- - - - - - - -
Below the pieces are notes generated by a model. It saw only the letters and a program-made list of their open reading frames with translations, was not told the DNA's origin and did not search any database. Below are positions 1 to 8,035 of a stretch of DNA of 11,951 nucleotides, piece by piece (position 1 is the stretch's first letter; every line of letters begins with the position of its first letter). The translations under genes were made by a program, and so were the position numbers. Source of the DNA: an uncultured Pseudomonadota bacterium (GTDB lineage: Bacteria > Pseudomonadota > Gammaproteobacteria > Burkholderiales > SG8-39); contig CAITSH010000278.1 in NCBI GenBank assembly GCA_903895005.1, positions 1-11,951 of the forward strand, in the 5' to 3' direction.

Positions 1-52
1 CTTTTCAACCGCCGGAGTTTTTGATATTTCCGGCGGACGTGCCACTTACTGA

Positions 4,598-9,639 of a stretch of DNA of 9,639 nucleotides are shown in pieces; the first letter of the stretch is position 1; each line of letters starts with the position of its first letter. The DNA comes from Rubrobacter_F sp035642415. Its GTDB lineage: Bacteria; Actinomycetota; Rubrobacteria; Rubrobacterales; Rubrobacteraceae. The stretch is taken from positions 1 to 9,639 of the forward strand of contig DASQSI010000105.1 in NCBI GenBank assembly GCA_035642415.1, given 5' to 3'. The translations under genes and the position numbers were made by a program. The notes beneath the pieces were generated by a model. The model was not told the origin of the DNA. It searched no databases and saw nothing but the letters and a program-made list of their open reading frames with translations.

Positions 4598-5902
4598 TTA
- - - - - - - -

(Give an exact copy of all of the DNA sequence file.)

Below the pieces are notes generated by a model. It saw only the letters and a program-made list of their open reading frames with translations, was not told the DNA's origin and did not search any database. Below are positions 1 to 8,035 of a stretch of DNA of 11,951 nucleotides, piece by piece (position 1 is the stretch's first letter; every line of letters begins with the position of its first letter). The translations under genes were made by a program, and so were the position numbers. Source of the DNA: an uncultured Pseudomonadota bacterium (GTDB lineage: Bacteria > Pseudomonadota > Gammaproteobacteria > Burkholderiales > SG8-39); contig CAITSH010000278.1 in NCBI GenBank assembly GCA_903895005.1, positions 1-11,951 of the forward strand, in the 5' to 3' direction.

Positions 1-52
1 CTTTTCAACCGCCGGAGTTTTTGATATTTCCGGCGGACGTGCCACTTACTGA

Positions 4,598-9,639 of a stretch of DNA of 9,639 nucleotides are shown in pieces; the first letter of the stretch is position 1; each line of letters starts with the position of its first letter. The DNA comes from Rubrobacter_F sp035642415. Its GTDB lineage: Bacteria; Actinomycetota; Rubrobacteria; Rubrobacterales; Rubrobacteraceae. The stretch is taken from positions 1 to 9,639 of the forward strand of contig DASQSI010000105.1 in NCBI GenBank assembly GCA_035642415.1, given 5' to 3'. The translations under genes and the position numbers were made by a program. The notes beneath the pieces were generated by a model. The model was not told the origin of the DNA. It searched no databases and saw nothing but the letters and a program-made list of their open reading frames with translations.

Positions 4598-5902
4598 TTA